In San Francisco or Honolulu, for example, annual ownership costs are 68 and 73 per cent greater than rental costs.

    Although the advantages of ownership eventually reassert themselves, as rents rise and inflation eats away at mortgage debt, today's buyers need to see higher-than-average price growth and to hold their properties for a significant amount of time to make it financially worthwhile.

    In Los Angeles, for example, an owner would need to stay in his or her house for 11 years, assuming prices remain steady, before the costs equalled those of renting.

    Yoji Otani, real estate analyst at Credit Suisse, says the same is true in Tokyo, where the average house price is down about 8 per cent since 2000. "An investment in a flat is worth practically nothing in Japan - it is the value of the land that is important and, although land prices are just starting to recover, it's too early to say that they will appreciate as a whole over the next ten years," he says. "The low interest rate environment [does] makes mortgages attractive . . . but renting is better because there is virtually no secondary housing market in Japan [due to] an oversupply of new condominiums."

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  29. Notice how Tokyo is still considered to be depressed despite "just" an 8% decline over the past 6 years.

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  30. Someone tell that shrill "Lance" to review the last employment report. Retailers are laying off. The economy is responding to high gas prices and higher interest rates.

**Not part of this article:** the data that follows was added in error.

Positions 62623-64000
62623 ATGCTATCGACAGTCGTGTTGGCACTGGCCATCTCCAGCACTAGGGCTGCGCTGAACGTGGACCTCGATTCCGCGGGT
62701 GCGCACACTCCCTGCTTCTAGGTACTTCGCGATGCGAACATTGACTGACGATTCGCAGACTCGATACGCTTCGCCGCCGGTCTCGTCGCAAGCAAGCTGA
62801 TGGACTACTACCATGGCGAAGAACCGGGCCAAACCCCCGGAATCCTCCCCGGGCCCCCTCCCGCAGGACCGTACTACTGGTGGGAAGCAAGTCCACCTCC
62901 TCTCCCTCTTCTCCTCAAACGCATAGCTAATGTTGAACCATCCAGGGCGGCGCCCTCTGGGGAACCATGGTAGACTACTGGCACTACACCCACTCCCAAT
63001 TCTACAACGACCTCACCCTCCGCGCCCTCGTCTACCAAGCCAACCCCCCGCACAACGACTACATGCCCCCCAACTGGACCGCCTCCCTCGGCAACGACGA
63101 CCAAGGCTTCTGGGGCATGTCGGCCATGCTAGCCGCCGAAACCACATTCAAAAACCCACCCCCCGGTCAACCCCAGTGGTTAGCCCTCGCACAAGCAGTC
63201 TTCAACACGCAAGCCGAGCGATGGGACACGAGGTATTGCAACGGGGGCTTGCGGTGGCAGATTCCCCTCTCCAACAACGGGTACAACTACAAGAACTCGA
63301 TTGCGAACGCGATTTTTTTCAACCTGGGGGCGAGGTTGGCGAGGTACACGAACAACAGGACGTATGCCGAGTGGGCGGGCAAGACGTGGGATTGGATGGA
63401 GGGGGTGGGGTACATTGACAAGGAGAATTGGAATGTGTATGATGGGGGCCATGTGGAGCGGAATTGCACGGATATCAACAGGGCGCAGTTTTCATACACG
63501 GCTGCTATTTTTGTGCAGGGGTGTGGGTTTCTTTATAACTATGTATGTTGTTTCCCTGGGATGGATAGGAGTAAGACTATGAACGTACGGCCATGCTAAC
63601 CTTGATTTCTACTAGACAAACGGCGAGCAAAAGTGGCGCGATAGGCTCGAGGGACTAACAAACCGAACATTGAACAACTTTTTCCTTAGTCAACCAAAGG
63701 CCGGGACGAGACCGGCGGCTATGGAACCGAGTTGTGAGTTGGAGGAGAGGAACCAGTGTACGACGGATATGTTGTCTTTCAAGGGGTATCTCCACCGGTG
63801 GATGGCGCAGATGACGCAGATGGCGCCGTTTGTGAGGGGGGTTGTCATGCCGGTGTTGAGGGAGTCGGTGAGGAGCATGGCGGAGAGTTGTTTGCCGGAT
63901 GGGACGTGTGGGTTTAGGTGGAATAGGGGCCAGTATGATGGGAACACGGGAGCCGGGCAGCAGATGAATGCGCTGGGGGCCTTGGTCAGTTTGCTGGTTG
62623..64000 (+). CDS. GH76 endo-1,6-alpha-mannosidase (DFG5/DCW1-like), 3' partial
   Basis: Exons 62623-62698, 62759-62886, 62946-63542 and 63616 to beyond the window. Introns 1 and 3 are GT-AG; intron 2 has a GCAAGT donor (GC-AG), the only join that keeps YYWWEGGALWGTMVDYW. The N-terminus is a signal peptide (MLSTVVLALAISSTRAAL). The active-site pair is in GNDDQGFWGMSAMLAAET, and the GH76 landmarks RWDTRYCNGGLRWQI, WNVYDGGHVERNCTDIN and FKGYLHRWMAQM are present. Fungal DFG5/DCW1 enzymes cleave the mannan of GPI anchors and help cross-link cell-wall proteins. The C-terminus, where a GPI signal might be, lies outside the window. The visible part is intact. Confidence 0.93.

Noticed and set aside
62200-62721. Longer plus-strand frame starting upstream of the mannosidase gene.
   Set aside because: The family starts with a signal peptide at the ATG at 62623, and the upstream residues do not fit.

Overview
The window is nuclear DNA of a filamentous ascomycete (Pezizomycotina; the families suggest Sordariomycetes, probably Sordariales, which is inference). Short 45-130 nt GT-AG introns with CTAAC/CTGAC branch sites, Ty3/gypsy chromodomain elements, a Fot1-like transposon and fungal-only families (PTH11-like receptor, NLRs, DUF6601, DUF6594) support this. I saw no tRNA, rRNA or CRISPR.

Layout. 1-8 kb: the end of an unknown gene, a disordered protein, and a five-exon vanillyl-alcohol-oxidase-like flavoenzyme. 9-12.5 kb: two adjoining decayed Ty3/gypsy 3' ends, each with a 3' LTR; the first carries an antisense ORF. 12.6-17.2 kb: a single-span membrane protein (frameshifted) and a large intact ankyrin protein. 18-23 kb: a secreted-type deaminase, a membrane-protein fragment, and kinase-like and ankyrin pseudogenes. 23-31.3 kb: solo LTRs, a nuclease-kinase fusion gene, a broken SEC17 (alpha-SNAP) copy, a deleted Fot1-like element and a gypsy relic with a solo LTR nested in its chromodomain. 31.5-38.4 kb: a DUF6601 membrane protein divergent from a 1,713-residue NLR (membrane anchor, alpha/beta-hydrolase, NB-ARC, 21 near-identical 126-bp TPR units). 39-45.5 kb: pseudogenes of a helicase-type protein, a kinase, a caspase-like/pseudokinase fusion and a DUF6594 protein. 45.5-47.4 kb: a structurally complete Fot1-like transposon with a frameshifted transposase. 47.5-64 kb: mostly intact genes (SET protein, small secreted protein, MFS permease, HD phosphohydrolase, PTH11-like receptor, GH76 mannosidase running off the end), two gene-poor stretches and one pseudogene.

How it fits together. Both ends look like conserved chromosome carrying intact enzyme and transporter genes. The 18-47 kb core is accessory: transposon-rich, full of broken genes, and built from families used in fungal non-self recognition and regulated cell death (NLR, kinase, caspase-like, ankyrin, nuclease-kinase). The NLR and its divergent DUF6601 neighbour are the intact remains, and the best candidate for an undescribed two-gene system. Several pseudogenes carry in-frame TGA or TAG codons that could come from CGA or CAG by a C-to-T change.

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  31. Consumer spending is unlikely to decline if gas prices continue to rise. We all know it's impossible for Americans to drive less, so they'll keep paying whatever it takes. It's retail spending that may suffer, and as we saw that overall retail sales dropped 0.1% in June (from May). But despite many people saying that people are HELOCing and taking cash-out refis to pay for insurance and the like, retail sales dont' seem to be suffering too much...yet. I agree that the denial of many sellers continues to be astonishing. There are currently 7 houses for sale on my street, 6 for the past 5 weeks or so. The 7th just came on the market last week, and despite watching the neighbors houses sit and sit in a close price range, he priced it about 3K less than the others. I've walked thruogh all of the open houses, and they're all the same--overpriced and nothing special. This has gone from amusing hilarity at their stubbornness to just sad, really. I wonder if any are in financial toruble, because when the one who's not blinks and drops significantly, the rest are screwed.

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  32. No one is "screwed" unless they have to sell under duress.

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  33. "No one is "screwed" unless they have to sell under duress."

    There are those will be in true distress, for sure, but sometimes, duress is imagined. I wonder how many will give into the new psychology? After all, it's pretty easy to convince people of things.

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  34. There is something looming in some economists minds that may be much worse on the world economy than any short term recession. What if the government, a company, or an individual wanted to borrow money, but there was no more money left to borrow? Some economists think that we may be approaching this theoretical maximum sooner rather than later.

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  35. Anonymous said...
    "There is something looming in some economists minds that may be much worse on the world economy than any short term recession. What if the government, a company, or an individual wanted to borrow money, but there was no more money left to borrow? Some economists think that we may be approaching this theoretical maximum sooner rather than later."